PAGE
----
Still a role for the National Security Council
In President Reagan's White House the assistant for national security affairs has moved from the spacious, elegant West Wing corner office once occupied by Henry Kissinger and Zbigniew Brzezinski to low-ceiling accommodations in the basement. The symbolism should not be lost. President Reagan prefers his national security assistant, Richard V. Allen, to be subordinate to the secretary of state in both style and substance. Allen reports to the President through counselor Edwin Meese. In recent meetings with a foreign visitor in the Cabinet room, Allen sat four places removed from the President Kissinger and Brzezinski used to sit next to him.
Despite the downgrading, the role of the assistant to the president for national security affairs and that of his staff remain integral to the President's decisionmaking in foreign policy. Crisis management, coordination of international economic policy, and intelligence oversight all rely heavily on a central White House clearing agency to synthesize and energize issues for the President.
In its efforts to control the role of the national security assistant and his staff the Reagan administration should be careful not to confuse personalities of the past with the ever-present needs of the presidency. Parceling out the responsibilities of the National Security Council (NSC) or curtailing its role could hamper the reach of the President who, if he follows the pattern of all his predecessors since 1940, will be spending at least two-thirds of his time on foreign policy matters.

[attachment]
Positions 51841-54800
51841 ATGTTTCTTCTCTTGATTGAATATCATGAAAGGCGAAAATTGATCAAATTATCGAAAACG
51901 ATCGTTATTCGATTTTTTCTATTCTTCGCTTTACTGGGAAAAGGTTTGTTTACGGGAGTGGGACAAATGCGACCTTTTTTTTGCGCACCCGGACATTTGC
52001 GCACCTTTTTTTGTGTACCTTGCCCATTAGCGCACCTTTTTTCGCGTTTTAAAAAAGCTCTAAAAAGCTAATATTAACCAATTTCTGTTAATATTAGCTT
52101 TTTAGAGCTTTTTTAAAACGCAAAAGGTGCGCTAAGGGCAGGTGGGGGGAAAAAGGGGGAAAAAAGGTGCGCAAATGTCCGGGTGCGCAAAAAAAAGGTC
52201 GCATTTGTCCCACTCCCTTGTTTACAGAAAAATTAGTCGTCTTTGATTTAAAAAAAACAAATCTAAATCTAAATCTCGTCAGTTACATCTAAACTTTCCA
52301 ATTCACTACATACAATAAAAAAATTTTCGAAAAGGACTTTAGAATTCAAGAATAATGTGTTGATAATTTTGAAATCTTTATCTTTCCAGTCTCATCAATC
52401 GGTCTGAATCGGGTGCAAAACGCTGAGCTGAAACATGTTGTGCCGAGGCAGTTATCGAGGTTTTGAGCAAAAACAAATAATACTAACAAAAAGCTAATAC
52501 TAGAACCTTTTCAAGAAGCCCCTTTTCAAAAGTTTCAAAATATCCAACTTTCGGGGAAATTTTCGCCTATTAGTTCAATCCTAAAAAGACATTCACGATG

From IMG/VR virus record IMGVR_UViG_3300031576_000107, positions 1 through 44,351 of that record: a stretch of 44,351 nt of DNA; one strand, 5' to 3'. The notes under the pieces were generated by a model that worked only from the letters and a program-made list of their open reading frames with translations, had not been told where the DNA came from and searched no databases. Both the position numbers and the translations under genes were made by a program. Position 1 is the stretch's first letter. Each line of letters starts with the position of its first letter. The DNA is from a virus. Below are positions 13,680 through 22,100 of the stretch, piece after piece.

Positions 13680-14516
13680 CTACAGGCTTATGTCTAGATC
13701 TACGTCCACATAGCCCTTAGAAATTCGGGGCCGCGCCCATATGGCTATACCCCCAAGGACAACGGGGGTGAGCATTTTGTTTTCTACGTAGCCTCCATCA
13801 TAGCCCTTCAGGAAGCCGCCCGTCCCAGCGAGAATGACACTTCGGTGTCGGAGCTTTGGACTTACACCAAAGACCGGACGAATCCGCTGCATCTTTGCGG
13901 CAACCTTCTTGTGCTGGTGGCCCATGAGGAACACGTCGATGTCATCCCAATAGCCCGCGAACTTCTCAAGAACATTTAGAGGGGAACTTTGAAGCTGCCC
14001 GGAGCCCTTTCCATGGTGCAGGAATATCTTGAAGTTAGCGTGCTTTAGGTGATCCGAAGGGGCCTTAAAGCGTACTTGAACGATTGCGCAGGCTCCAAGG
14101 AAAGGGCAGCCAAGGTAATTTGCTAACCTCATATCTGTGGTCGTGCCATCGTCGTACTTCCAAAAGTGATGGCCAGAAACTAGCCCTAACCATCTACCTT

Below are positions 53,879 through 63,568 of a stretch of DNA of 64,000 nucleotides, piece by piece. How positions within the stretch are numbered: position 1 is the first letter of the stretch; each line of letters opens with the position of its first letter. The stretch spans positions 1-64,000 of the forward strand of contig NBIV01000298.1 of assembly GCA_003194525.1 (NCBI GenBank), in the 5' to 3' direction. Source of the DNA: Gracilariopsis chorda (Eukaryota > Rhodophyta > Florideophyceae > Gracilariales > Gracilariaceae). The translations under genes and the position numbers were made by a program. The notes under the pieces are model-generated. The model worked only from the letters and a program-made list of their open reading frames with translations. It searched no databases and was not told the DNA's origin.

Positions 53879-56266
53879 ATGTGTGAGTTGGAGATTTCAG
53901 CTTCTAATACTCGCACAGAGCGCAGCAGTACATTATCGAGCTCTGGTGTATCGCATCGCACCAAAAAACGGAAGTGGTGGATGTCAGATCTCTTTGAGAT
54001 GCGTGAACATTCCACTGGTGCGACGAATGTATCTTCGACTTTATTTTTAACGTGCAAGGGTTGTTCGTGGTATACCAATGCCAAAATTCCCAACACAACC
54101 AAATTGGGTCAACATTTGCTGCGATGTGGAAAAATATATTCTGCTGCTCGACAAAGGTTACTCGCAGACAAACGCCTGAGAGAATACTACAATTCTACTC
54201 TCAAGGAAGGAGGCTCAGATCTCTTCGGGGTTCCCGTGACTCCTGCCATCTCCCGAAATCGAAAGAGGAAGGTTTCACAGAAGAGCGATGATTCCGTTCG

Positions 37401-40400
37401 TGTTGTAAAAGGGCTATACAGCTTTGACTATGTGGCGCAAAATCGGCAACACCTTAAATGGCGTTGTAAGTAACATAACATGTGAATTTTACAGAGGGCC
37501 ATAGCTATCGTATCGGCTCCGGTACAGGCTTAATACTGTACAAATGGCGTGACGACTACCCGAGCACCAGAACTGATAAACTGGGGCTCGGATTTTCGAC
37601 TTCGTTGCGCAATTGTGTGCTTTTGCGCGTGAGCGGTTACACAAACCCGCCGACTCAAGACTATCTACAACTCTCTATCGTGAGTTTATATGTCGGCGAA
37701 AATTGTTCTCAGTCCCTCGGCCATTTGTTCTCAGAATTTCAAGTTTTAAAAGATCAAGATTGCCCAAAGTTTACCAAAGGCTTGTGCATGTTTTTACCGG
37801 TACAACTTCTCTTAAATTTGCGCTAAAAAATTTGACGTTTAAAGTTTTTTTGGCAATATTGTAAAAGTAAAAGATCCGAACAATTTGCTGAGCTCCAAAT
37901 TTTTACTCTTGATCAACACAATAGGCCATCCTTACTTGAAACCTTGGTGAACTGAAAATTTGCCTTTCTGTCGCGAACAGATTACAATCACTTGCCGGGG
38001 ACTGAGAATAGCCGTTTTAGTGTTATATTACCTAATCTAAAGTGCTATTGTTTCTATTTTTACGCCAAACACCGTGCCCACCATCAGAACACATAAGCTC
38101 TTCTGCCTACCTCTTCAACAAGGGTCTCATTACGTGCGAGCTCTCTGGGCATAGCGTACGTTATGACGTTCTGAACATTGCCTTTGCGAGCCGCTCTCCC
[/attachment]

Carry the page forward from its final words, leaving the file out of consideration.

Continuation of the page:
It would be a mistake to confuse the NSC under President Carter's style of leadership with the functional role it should play. Jimmy Carter was strong in setting forth his goals, but rarely was he able to carry them out. When he came to the tough choices he too often backed away or failed to discipline, or fire, those who were openly disloyal.
The NSC under Carter was in competition with the State Department because the President permitted such rivalry and at times encouraged it by sending Brzezinski forth as the administration's spokesman. when Carter was dissatisfied with his secretary of state, he turned to his NSC assistant, who was willing and able to fill a void. On other occasions he would split the differences between the secretary of state and the national security adviser, a cop-out that eroded confidence.
The president must command and make the ultimate choices. They must be communicated through a loyal staff who see in the president consistency and courage.
If there is a press leak about arms aid to Morocco or Saudi Arabia in an attempt to preempt policy, the president should not grumble to his press secretary or security adviser about leaks. Instead of instituting a self-defeating crackdown that limits access to classified materials, he should explain his goals and fight politically for his programs. Leaks are rarely so large that they cannot be ignored and overwhelmed by decisive presidential action.
Under Presidents Nixon, Ford, and Carter, the National Security Council was responsible for the formulation of foreign policy choices for presidential decision. Kissinger under Nixon, Brent Scowcroft under Ford, and Brzezinski under Carter commanded an interagency review process that produced issues and strategy papers. The president's decisions were based on the options posed in these studies.